Critics and older listeners weren't impressed with the transformation, however, and the album ended up as something of an artistic peak instead of the beginning of a gradual ascent. Nesmith soothed his wounds in 1968 by recording his first solo album, Wichita Train Whistle Songs, which featured new arrangements of his best-known Monkees songs. He continued with the Monkees for one more year, but then left the band in 1969. Nesmith's first act independent of the Monkees was the formation of the First National Band, with old friend John London on bass, John Ware on drums, and one of country music's best steel guitarists, Red Rhodes.
The First National Band signed to RCA Victor and released two albums in 1970, Magnetic South and Loose Salute. The single "Joanne" hit the pop Top 25, and "Silver Moon" also charted later in the year. Nesmith added several members for 1971's Nevada Fighter, and credited it to the Second National Band. The title track skirted the bottom of the charts for several weeks, but Nesmith proved his pop savvy yet again by providing the Nitty Gritty Dirt Band with their hit "Some of Shelly's Blues." The following year, the National Band released Tantamount to Treason.
Nesmith dropped the group credit later that year, recording And the Hits Keep Comin' as a solo artist -- though Red Rhodes continued to play with him. Nesmith's 1973 album Pretty Much Your Standard Stash was his last for RCA Victor, as he formed the music/communications label Pacific Arts in 1974. The following year he released The Prison and co-wrote Olivia Newton-John's hit "Let It Shine." Nesmith reentered the charts with 1977's From a Radio Engine to a Photon Wing; the single "Rio" was a hit in the U.K., and a filmed version of the song helped develop the concept of music video.
In 1977, Nesmith furthered his efforts in the field of music video by creating a TV chart show called Popclips. When Warner bought the idea from him several years later, the company then developed it into MTV. A stopgap live album (Live at the Palais) appeared in 1978, while Infinite Rider on the Big Dogma, Nesmith's last solo album for 13 years, was released the following year. During the '80s, Pacific Arts became the most important video publishing company in America, and Nesmith moved into film and TV production as well, winning the first video Grammy Award in 1981 for Elephant Parts. He returned to the music business in 1989, appearing with the Monkees once on-stage during their reunion tour. Nesmith also released a compilation of rare solo tracks called The Newer Stuff for England's Awareness Records. Rhino Records followed two years later with the best of his early-'70s material, The Older Stuff. In 1992, Nesmith released his first album of new material in 13 years, ...Tropical Campfires....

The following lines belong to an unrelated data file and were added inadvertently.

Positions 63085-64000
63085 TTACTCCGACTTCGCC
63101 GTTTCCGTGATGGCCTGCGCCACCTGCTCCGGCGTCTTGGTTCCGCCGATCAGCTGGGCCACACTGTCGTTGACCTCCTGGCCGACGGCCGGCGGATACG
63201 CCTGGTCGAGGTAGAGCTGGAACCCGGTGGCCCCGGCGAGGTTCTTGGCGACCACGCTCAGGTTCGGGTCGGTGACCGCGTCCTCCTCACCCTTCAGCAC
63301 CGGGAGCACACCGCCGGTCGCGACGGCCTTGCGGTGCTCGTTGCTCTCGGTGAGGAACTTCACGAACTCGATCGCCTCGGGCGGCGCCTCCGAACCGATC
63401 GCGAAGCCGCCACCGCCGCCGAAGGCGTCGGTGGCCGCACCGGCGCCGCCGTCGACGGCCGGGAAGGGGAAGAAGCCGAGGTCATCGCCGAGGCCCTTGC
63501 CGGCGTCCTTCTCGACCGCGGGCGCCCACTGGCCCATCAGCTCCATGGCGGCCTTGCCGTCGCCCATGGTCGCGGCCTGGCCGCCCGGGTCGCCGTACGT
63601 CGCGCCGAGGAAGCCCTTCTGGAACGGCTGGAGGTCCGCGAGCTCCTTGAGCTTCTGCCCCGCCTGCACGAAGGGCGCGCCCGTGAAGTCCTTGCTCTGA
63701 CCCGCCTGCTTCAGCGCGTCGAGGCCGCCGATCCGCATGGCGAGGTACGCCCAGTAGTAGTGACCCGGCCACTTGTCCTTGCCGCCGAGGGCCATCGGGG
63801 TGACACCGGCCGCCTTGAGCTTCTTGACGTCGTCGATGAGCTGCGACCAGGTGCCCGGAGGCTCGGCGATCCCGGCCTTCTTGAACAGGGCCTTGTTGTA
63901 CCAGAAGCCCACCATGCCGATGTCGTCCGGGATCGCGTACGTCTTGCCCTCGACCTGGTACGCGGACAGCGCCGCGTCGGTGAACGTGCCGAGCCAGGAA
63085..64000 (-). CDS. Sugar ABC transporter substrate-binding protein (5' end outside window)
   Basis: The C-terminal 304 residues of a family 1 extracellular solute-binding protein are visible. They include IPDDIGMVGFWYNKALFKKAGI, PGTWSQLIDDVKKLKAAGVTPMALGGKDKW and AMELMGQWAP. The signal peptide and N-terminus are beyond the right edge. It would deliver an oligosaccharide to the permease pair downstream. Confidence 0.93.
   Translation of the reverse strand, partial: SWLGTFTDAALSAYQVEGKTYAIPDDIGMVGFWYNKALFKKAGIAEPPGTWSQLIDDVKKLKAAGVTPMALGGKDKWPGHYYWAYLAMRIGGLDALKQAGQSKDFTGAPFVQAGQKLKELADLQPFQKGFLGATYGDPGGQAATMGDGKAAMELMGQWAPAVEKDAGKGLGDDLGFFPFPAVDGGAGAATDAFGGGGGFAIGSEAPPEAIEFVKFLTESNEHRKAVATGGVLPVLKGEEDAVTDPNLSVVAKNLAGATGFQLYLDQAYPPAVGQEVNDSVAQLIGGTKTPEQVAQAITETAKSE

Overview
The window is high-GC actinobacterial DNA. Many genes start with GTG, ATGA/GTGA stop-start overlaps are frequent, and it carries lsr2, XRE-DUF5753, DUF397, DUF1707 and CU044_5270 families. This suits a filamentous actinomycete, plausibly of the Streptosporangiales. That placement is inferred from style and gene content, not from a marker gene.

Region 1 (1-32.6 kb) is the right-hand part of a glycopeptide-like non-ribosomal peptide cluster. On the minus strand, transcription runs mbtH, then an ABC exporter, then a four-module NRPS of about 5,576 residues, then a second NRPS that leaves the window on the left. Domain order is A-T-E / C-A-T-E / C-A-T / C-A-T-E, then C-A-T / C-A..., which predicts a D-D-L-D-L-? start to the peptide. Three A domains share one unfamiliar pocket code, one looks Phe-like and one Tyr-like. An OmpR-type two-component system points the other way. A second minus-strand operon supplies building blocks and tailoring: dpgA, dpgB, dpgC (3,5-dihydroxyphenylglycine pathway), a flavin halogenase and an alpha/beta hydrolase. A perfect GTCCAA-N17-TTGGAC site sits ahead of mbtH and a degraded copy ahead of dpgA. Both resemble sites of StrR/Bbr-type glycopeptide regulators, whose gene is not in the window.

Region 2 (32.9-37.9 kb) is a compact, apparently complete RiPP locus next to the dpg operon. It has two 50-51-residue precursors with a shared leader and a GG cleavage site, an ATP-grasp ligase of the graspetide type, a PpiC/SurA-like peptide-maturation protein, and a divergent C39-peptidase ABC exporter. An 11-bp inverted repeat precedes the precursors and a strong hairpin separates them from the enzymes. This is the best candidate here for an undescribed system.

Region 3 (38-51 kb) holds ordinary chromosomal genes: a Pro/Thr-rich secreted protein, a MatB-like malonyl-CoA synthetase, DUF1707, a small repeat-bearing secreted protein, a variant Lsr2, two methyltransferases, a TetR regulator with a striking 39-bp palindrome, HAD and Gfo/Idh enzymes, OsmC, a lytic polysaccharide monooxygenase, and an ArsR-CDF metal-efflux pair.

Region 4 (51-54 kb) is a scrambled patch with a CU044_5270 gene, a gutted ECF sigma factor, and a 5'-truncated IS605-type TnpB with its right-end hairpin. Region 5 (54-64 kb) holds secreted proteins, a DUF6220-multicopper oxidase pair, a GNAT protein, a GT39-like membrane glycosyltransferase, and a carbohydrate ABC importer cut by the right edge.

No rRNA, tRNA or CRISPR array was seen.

Four years later, Nesmith reunited with the Monkees again to record Justus, the first Monkees album since 1968 to feature all four original members. Nesmith participated in a brief Monkees tour of the U.K. to support the album, but dropped out before the group could play any American dates. Nesmith opted not to participate in any further Monkees projects until 2012, when he reunited with Dolenz and Tork after the death of Davy Jones for a memorial concert tour. In 2016, a new Monkees album was released, Good Times!, that combined older unreleased recordings with new songs written by noted fans such as Andy Partridge of XTC, Rivers Cuomo of Weezer, and Ben Gibbard of Death Cab for Cutie. In 2017, Nesmith published a memoir, Infinite Tuesday: An Autobiographical Riff. To accompany the album, Rhino Records issued the album Infinite Tuesday: Autobiographical Riffs - The Music, which collected songs both rare and familiar to represent the arc of Nesmith's life and career. ~ John Bush & Mark Deming, Rovi